Public gives development mixed review
SILVERTHORNE – In its more than two years in the public eye, Silver Mountain Village has garnered plenty of comments both pro and con its development. Last week’s public hearing on the preliminary plans was no different.
Some Silverthorne-area residents expressed a lot of concerns and some criticisms, while still others gave the project their endorsement.
The council voted 4-2 in favor of the preliminary plans, with Councilmembers Sheila Groneman and Howard Hallman in opposition.
The project calls for the transformation of a meadow into a mixed-use development including houses, townhomes and condominiums, an elementary school, daycare center, supermarket and an assortment of other shops.
Concerns about the development were the impetus behind the creation in 2000 of a citizens’ group, Silverthorne Area Neighborhoods for Responsible Growth, a vocal cross-section of Silverthorne and Summit County residents. The group has since faded into apparent oblivion. The concerns have not.
The idea of losing the meadow to development bothers Jim Shaw, an Eagles Nest resident.
“Summit County, to me, is a very special place,” he told the council. “Now we’re having discussions about whether we ought to place commercial in the middle of an agricultural (property). I think the commercial ought to occur in the commercial areas.”
Shaw cited portions of the town’s comprehensive plan to support his contention, including a policy that says development should be encouraged in the “existing commercial business districts prior to creation of additional commercial areas.”
“I think Silver Mountain Village clearly fails the test of passing the comprehensive plan,” Shaw said. “What we run the risk of is making parts of Silverthorne look like West Colfax, where you go from stoplight to stoplight and commercial area to commercial area.”
West Colfax Street is in Denver.
Shaw encouraged the council to put the project to a vote.
Silverthorne resident Jim Rodkey also pointed out the project’s inconsistency with the comprehensive plan.
“This is one of the most beautiful sites we have,” he said. “The comprehensive plan says this shouldn’t be here. You used the comprehensive plan against the motorcycle business – I think that’s unfair.”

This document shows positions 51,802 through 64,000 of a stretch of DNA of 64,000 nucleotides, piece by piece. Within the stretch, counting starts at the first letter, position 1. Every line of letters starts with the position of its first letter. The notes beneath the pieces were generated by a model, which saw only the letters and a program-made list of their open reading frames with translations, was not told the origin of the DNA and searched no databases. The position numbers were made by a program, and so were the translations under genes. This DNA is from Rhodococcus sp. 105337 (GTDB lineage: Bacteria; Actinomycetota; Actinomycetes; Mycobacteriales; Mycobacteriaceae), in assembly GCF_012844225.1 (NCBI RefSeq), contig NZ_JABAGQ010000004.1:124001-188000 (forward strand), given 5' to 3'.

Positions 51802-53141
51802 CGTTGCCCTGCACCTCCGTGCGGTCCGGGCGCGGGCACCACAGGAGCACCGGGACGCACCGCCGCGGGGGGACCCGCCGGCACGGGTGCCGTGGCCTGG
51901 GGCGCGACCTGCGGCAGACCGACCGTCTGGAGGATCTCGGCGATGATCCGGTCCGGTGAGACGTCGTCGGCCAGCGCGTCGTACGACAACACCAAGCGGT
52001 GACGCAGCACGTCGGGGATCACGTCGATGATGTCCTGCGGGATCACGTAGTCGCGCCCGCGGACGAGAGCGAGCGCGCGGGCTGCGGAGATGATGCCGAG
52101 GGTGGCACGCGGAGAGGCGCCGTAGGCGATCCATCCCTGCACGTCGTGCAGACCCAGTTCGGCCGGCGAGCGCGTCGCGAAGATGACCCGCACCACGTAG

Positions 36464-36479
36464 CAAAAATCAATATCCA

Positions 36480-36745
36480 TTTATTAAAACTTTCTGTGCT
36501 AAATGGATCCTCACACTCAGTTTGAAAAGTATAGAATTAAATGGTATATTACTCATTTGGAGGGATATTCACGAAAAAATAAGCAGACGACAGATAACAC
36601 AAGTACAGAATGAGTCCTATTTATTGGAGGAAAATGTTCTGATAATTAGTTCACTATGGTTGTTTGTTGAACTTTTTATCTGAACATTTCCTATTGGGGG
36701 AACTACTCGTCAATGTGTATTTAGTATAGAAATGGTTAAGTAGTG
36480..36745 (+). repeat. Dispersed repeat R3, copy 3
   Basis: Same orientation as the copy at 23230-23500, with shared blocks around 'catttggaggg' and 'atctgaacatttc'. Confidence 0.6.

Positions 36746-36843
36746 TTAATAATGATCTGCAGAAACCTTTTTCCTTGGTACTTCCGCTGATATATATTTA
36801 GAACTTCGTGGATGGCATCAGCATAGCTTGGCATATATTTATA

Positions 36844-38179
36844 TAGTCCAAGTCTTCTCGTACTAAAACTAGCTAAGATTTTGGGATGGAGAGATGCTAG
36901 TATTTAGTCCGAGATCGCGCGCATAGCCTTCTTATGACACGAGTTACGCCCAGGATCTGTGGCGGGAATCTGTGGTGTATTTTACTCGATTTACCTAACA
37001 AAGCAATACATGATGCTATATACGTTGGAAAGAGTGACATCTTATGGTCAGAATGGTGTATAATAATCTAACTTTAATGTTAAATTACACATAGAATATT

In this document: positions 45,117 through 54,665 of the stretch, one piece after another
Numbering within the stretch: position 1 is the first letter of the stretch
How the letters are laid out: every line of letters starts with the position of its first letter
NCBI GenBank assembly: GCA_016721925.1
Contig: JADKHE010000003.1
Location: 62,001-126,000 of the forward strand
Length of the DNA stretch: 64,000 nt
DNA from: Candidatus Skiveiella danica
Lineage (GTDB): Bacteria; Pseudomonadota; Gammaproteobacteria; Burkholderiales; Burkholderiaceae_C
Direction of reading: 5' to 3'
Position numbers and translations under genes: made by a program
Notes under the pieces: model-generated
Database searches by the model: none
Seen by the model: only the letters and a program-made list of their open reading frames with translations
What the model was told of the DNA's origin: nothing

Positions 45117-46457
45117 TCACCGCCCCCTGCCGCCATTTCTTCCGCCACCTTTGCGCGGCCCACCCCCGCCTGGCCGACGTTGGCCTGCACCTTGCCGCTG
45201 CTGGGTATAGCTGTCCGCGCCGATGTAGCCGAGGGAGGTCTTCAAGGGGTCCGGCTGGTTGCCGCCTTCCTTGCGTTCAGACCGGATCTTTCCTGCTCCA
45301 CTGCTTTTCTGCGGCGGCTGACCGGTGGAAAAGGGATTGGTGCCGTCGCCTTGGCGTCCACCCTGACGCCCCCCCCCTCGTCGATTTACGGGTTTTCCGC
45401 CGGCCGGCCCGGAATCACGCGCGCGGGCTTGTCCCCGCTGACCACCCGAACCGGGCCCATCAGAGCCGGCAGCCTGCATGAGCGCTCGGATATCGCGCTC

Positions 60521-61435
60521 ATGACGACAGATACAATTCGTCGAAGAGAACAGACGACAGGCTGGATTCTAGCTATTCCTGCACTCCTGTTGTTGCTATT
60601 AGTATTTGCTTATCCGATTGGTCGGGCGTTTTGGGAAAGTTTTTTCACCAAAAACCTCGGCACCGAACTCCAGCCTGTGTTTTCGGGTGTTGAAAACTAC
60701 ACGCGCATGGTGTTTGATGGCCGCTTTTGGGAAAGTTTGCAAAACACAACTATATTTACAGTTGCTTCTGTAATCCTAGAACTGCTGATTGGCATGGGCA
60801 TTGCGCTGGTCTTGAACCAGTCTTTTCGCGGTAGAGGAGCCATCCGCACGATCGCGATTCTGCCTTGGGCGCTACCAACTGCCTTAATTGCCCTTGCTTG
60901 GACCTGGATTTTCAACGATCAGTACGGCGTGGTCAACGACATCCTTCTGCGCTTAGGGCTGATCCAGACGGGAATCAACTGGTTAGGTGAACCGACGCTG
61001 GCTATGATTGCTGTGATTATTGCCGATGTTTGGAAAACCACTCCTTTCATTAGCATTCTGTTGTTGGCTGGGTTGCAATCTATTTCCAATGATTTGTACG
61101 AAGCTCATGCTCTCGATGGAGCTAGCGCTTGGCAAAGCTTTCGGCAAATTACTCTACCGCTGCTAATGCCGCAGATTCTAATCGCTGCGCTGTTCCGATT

Rodkey cited the council’s recent rejection of a Harley-Davidson retail shop on Tanglewood Drive at the other end of town. In denying the sketch plan, councilmembers cited policies in the comprehensive plan with which they said the project didn’t comply. Among those policies is a section that says commercial uses that “are compatible with Silverthorne’s livability, mitigate any adverse impacts and do not disrupt residential areas.” Rodkey and some other residents believe Silver Mountain Village doesn’t fit that policy.
But Rodkey, who owns a Frisco coffee shop, also said he’d like to expand his business – perhaps to Silver Mountain Village. The problem, he said, is that other than Safeway, no one knows what businesses will go there.
“I would like to put a coffee shop in this location, but I hear Safeway is putting in a Starbucks,” he said. “What else is Safeway going to allow? There are a lot of good little coffee shops that would like to stay in business.”
Still other residents told the council they support the project.
“I, being a neighbor, am looking forward to it being completed,” said Willowbrook resident Janet Osgood. “I think it will enhance Willowbrook. I’m looking forward to children bicycling and walking to school, and I’m looking forward to bicycling and walking to Safeway.”
Eagles Nest resident John Taylor, who has followed the project’s progress closely, said he had expected to see more details at the preliminary level. Nevertheless, Silver Mountain Village brings a lot to the community, he said, and some sales tax is required to support those amenities.
“The school, day care and affordable housing we need,” he said. “And the store is the wherewithal to get it.”
Developers said they hope to bring Silver Mountain Village back to the council for final approval in December, with an eye toward starting construction next spring.
Jane Reuter can be reached
at (970) 668-3998, ext. 229, or by e-mail at firstname.lastname@example.org
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